Using “Advanced Search”, users can restrict their query results to certain miRNAs and/or precursors of certain organisms that might have been validated with a certain experiment and so on. The results are visualized as HTML table, unless one of the download options are checked.

Advanced Search miRCarta

For the miRBase content we also integrated the precursor families. A user can search for precursor names or miRBase accession numbers or select an organism and gets as result all precursor families of the input. If nothing is selected all precursor families will be listed.

precursor family overview
precursor let7 family

“Genomic Clusters” visualizes clusters of precursors within a selectable window in a tabular format and as stacked bar plots along the chromosomes. In the example, we queried the miRBase part for clusters in Homo sapiens. The stacked bar plot visualization directly shows that the largest contiguous clusters can be found on chromosomes 14 and 19, respectively. The screenshot also mentions that the table is filterable by using "<","<=", ">", ">=". In general, all our tables that have additional filtering boxes supply partial case-sensitive string matching and numerical filtering for numerical columns using the above operators before a number in the field.

hsa mirbase cluster

Inspired by the tool miRBase Tracker, we provide tracking information for each identifier in miRBase, which allows in a straightforward way to illustrate the changes a miRBase name or sequence underwent during different miRBase releases.

hsa mirbase tracking

The naming of miRNAs changed during different releases of miRBase, which can cause problems when wanting to compare findings to older manuscripts where a different miRBase release was used. With the “Identifier Conversion” tool researchers can convert their miRBase names into the latest available version.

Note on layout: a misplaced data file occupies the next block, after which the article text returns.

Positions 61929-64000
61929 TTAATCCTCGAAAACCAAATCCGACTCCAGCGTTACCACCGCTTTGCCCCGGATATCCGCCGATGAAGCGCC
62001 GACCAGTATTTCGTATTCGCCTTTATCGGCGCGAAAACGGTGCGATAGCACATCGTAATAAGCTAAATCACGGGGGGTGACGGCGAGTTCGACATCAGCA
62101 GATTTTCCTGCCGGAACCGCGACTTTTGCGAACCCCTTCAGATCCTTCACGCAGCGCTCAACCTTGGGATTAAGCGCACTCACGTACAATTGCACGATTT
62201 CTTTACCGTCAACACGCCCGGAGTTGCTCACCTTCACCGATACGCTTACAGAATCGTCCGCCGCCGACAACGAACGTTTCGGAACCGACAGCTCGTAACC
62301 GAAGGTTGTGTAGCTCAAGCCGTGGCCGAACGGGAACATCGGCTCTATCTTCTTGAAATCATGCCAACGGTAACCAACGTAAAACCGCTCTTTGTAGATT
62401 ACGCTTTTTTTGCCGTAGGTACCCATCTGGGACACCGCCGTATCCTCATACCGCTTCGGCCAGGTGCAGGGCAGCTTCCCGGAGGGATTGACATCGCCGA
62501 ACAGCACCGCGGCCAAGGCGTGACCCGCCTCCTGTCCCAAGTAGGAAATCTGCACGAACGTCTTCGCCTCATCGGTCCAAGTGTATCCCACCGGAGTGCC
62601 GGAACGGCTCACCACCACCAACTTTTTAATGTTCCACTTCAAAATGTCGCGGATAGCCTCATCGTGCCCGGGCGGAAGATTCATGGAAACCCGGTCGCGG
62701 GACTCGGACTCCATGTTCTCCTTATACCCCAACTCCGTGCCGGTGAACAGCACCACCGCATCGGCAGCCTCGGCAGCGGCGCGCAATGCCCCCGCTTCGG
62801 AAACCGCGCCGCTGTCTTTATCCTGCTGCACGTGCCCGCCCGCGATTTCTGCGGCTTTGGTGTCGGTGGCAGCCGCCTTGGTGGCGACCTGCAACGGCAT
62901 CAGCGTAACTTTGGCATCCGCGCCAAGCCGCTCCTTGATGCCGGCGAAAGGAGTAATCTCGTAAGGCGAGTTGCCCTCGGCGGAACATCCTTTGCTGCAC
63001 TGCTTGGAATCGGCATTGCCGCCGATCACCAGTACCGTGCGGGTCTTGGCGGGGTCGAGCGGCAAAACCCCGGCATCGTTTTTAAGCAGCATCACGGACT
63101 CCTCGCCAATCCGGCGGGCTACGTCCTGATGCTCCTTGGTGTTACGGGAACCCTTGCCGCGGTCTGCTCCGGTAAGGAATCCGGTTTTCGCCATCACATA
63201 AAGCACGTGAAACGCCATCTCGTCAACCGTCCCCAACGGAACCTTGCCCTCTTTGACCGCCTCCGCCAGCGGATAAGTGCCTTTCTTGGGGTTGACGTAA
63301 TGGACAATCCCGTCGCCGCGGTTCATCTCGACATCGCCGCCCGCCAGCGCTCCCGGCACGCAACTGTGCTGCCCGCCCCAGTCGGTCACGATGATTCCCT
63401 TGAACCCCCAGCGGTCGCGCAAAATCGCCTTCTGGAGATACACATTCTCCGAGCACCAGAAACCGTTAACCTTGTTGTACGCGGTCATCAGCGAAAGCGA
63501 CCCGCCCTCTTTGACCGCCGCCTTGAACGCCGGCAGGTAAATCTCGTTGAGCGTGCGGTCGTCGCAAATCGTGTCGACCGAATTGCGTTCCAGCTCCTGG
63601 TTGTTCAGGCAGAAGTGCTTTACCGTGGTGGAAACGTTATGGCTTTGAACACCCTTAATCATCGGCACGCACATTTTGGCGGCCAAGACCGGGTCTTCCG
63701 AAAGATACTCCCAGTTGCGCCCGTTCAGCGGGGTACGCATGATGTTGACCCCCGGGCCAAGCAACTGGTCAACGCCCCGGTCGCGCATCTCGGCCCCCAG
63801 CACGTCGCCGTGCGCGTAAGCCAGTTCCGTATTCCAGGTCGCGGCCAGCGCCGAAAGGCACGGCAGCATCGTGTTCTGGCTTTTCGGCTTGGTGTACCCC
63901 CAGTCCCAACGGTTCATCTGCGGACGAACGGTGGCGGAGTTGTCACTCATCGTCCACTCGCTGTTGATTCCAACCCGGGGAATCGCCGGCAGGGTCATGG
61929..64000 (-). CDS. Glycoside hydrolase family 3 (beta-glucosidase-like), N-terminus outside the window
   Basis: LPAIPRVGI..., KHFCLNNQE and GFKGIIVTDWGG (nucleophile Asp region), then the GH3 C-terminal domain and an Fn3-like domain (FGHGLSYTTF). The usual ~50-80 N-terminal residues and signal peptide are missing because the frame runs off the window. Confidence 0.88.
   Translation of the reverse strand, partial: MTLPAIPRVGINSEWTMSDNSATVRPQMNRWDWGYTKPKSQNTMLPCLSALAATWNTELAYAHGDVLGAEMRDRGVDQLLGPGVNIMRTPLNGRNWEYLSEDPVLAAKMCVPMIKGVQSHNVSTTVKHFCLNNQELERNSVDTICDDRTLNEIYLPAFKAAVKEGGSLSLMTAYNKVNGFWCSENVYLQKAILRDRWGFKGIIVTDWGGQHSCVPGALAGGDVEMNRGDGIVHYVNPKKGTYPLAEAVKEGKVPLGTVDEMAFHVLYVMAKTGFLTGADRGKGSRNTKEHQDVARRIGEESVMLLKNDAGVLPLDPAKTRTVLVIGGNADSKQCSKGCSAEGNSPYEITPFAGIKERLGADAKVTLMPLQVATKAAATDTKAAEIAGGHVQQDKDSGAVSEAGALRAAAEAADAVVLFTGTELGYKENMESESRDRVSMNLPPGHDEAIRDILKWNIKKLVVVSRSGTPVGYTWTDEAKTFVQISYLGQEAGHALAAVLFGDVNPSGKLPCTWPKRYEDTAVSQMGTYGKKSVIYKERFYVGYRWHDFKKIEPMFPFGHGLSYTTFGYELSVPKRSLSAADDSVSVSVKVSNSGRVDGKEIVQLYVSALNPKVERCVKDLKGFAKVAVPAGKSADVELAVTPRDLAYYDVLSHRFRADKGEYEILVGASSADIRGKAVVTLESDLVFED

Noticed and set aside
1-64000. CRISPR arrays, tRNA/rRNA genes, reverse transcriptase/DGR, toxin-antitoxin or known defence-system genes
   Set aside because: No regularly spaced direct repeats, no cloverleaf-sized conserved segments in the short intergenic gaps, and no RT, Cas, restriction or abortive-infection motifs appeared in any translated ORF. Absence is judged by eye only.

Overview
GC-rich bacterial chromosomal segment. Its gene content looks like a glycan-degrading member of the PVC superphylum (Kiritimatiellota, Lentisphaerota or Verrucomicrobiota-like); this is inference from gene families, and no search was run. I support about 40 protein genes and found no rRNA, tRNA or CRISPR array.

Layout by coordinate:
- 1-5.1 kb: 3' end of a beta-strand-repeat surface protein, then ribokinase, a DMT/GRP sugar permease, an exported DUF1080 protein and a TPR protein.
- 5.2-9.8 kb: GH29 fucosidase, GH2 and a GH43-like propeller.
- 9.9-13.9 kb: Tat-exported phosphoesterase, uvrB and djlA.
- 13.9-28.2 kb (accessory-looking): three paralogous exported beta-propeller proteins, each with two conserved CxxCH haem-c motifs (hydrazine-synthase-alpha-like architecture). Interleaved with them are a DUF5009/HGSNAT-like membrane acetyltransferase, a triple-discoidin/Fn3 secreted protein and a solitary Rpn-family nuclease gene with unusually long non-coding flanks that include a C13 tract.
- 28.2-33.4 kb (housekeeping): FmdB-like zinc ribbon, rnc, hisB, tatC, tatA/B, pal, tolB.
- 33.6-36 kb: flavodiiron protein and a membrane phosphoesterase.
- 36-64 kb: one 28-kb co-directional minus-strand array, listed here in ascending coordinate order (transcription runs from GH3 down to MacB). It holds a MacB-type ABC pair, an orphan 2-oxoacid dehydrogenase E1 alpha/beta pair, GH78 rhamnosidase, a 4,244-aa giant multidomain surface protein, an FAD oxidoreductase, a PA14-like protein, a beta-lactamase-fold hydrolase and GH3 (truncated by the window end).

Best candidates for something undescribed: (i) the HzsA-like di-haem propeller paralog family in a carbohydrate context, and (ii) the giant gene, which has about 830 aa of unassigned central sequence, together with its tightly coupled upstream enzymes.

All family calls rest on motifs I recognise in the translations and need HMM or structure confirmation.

hsa identifier conversion

Under “miBLAST”, users can enter a miRNA sequence and get the BLAST results for miRBase and miRCarta miRNAs. We use the command line tool blastn with the following parameters:
-task blastn-short -word_size 4 -num_alignments 100 -reward 5 -penalty -4 -gapopen 25 -gapextend 10
This BLAST command is however not suitable for alignments against seed sequences.

Since we integrated miRTarBase, microT-CDS and TargetScan, miRCarta can provide a combined search of miRNAs and targets using experimentally validated or predicted targets, respectively. If all three databases are selected, the resulting table will contain for each database a column with either 0 or 1 as entry, which can be used for sorting and filtering for results that have e.g. only hits in all three target databases.


Using the analysis tool “GFF3 upload” users can upload their own standard GFF3 files containing e.g. the locations of predictions of miRNAs and precursors for a certain organism. The data is matched against the available miRCarta entries and the result is visualized as a table, where it is directly clear how many findings are new or have overlaps with entries in miRCarta. GFF3 files are tab-separated text-files generally used for sequence annotations.


  • How to interpret the expression profiles of the miRNA precursors?

  • In general, miRNA precursors that follow the canonical Dicer processing pathway are cleaved into three parts: the major miRNA, minor miRNA, and loop. During the miRNA biogenesis, typically the loop and the minor form are degraded, while the major miRNA is loaded into Argonaute complex to perform its regulatory function. Using next-generation sequencing, the reads should also mirror this Dicer processing for miRNA precursors. In the figurative example on top of the right side, we see that the reads are more frequently covering the major form and only a few reads are mapped on the loop and minor miRNA. When visualizing the reads as pileup plot, we would expect to find at least one more or less discrete read stack for the major miRNA and a smaller one for the minor miRNA. In linear scale, we mostly only see the highest read stack of the major miRNA. If a miRNA has many isoforms, the ends of the miRNAs extend to a lesser frequency in 5' or 3' direction, which can e.g. be seen for hsa-miR-21-5p in 3' direction.
    If we have predictions that show an expression profile as in the second example on the right side, chances are high that either these do not follow the generic Dicer processing or are false positive hits, because the reads in the pileup do not show discrete read stacks and are more or less uniformly distributed along the sequence.
Adapted from Friedländer et al.